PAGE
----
Depending on the appearance of the lesion, lipohypertrophy may be graded on a scale of 0 to 3 signifying no change, visible hypertrophy of fat tissue but palpably normal consistency, and massive thickening of fat tissue with higher consistency and lipoatrophy, respectively.[3]

The lesion is often painless and hence the patient prefers to administer the injection at this site. Since the insulin administered at the lipohypertrophic area may not be fully absorbed, it leads to poor glycemic control and high glycemic variability.[1],[2],[4],[5] Lipohypertrophy has been associated with an increased risk of both acute and chronic complications of diabetes.[2],[4],[6],[7] By virtue of its various implications, lipohypertrophy leads to increased economic burden on the patient.[7]

Skin ultrasound scans are regarded as the gold standard for the detection of lipohypertrophy.[8],[9] With proper training provided to health-care providers, simple inspection and palpation can exhibit a sensitivity that is comparable to that of ultrasound scans.[8]

Correct injection technique is the only therapeutic intervention that can help in the prevention and regression of lipohypertrophy.[1] Ideally, an insulin needle should not be reused.[1],[8] However, patients may continue to reuse them for financial reasons. Even though such patients are not mandatorily subjected to stopping this practice, they should be properly counseled.[9] The anterior abdomen (away from the umbilicus), upper arms, anterior thigh, and buttocks are the commonly recommended sites for injection. Patients can divide the injection sites into quadrants and halves; they can use each quadrant/half for one week before moving into the others[1] A gap of 1–2 cm (1 finger breadth) between the sites of injection is recommended, and patients should be asked not to inject into existing lesions. The use of needles that are longer than 4–5 mm should be avoided.[1]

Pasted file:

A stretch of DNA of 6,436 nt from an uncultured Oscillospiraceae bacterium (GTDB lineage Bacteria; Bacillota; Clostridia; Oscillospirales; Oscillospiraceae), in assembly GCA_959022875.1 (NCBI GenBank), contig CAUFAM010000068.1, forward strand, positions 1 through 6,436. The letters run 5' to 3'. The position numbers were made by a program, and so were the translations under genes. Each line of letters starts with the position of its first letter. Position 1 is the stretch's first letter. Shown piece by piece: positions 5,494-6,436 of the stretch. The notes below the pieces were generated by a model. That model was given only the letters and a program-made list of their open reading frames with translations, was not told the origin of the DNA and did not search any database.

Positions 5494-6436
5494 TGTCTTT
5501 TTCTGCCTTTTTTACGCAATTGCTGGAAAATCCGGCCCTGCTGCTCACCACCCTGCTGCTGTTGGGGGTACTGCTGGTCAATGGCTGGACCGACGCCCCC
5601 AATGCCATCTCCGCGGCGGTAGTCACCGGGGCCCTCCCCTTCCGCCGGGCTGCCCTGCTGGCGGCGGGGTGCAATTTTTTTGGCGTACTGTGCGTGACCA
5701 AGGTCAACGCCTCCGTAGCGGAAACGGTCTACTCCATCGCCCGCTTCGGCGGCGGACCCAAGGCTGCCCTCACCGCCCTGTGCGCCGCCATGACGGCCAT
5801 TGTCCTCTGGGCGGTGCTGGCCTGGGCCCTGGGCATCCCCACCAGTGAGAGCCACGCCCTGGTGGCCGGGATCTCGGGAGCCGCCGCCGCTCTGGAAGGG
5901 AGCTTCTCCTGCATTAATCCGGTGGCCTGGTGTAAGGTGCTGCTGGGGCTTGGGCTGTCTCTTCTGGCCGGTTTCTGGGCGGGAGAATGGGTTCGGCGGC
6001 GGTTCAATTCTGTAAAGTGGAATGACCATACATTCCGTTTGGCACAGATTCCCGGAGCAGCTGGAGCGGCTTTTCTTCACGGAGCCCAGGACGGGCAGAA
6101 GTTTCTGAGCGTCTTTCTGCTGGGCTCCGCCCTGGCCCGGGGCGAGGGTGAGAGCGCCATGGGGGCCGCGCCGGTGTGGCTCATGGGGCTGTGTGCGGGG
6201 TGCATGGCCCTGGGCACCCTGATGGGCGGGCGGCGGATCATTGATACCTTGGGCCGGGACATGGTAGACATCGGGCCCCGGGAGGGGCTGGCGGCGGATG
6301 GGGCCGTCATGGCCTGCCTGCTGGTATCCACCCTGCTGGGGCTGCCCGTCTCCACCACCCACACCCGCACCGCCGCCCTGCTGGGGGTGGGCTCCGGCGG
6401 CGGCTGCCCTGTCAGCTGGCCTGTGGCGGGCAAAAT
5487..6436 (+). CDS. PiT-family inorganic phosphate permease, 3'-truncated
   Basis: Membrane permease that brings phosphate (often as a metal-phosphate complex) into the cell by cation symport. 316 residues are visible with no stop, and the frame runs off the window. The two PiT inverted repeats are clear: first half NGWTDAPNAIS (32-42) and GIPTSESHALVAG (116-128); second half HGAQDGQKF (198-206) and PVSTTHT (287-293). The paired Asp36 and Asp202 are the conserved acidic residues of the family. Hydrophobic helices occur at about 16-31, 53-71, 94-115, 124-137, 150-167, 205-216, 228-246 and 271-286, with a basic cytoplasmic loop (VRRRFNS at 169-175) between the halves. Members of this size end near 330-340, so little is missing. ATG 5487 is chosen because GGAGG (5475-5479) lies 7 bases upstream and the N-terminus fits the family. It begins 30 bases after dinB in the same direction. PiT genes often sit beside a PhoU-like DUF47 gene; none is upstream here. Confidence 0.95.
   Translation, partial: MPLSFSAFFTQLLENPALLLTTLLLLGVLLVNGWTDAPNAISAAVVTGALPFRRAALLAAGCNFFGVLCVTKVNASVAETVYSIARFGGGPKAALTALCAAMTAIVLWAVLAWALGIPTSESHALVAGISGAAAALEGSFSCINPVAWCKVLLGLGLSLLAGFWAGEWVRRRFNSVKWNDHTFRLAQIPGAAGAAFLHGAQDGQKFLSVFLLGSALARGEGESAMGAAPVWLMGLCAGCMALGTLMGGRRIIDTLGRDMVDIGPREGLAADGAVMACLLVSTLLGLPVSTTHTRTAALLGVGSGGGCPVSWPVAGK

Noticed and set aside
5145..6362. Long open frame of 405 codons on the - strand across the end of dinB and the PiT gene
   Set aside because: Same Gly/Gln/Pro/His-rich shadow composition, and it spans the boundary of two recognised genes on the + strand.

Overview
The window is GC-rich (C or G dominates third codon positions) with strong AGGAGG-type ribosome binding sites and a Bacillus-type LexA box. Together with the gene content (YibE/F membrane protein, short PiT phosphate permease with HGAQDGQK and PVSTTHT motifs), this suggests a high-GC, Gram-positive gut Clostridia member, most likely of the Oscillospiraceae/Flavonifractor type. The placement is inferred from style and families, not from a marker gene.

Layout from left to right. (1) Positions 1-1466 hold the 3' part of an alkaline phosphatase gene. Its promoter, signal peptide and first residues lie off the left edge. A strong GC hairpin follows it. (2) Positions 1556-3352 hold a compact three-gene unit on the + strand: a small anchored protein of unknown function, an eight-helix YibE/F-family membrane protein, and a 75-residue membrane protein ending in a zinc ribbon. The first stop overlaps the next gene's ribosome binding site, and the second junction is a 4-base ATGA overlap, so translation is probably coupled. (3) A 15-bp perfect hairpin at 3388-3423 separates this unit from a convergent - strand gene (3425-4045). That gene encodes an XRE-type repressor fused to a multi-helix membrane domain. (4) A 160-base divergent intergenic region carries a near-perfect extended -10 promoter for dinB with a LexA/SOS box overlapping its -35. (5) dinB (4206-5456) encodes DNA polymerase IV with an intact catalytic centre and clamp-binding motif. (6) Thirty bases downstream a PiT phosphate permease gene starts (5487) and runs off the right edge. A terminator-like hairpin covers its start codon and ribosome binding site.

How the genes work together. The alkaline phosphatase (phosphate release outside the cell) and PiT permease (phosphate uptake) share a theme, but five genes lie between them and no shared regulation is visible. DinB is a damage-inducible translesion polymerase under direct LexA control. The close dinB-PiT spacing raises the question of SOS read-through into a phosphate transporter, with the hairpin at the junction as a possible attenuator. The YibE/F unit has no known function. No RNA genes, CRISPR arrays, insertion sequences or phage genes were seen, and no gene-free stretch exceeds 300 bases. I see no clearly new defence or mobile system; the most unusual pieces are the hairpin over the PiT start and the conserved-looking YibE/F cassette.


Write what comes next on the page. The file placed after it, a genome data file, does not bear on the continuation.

Conclusion Top


Lipohypertrophy is easy to detect but is commonly missed. The patient must be made aware of this condition before being started on insulin. This needs to be reinforced through a regular examination in the clinic. With a few simple interventions, the quality of life of patients can be markedly improved.

Financial support and sponsorship

None

Conflicts of interest

None

Declaration of patient consent

The authors certify that they have obtained all appropriate patient consent forms. In the form the patient(s) has/have given his/her/their consent for his/her/their images and other clinical information to be reported in the journal. The patients understand that their names and initials will not be published and due efforts will be made to conceal their identity, but anonymity cannot be guaranteed.
Figure 1: Improvement in lipohypertrophy

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Table 1: Treatment of the patient over time (blank chambers indicate data not available/ investigation not done)

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  References Top

1.
Tandon N, Kalra S, Balhara YP, Baruah MP, Chadha M, Chandalia HB, et al. Forum for injection technique (FIT), India: The Indian recommendations 2.0, for best practice in insulin injection technique, 2015. Indian J Endocrinol Metab 2015;19:317-31.  Back to cited text no. 1
    
2.
Barola A, Tiwari P, Bhansali A, Grover S, Dayal D Insulin-related lipohypertrophy: Lipogenic action or tissue trauma? Front Endocrinol (Lausanne) 2018;9:638.  Back to cited text no. 2
    
3.
Kordonouri O, Lauterborn R, Deiss D Lipohypertrophy in young patients with type 1 diabetes. Diabetes Care 2002;25:634.  Back to cited text no. 3
    
4.
Frid AH, Hirsch LJ, Menchior AR, Morel DR, Strauss KW Worldwide injection technique questionnaire study: Injecting complications and the role of the professional. Mayo Clin Proc 2016;91:1224-30.  Back to cited text no. 4
    
5.
Gentile S, Agrusta M, Guarino G, Carbone L, Cavallaro V, Carucci I, et al. Metabolic consequences of incorrect insulin administration techniques in aging subjects with diabetes. Acta Diabetol 2011;48:121-5.  Back to cited text no. 5
    
6.
Barola A, Tiwari P, Bhansali A Insulin-mediated lipohypertrophy: An uncommon cause of diabetic ketoacidosis. BMJ Case Rep 2017;2017:bcr2017220387.  Back to cited text no. 6
    
7.
Deng N, Zhang X, Zhao F, Wang Y, He H Prevalence of lipohypertrophy in insulin-treated diabetes patients: A systematic review and meta-analysis. J Diabetes Investig 2017;9:536-43.  Back to cited text no. 7
    
8.
Gentile S, Guarino G, Giancaterini A, Guida P, Strollo F; AMD-OSDI Italian Injection Technique Study Group. A suitable palpation technique allows to identify skin lipohypertrophic lesions in insulin-treated people with diabetes. Springerplus 2016;5:563.  Back to cited text no. 8
    
9.
Silver B, Ramaiya K, Andrew SB, Fredrick O, Bajaj S, Kalra S, et al. Eadsg guidelines: Insulin therapy in diabetes. Diabetes Ther 2018;9:449-92.  Back to cited text no. 9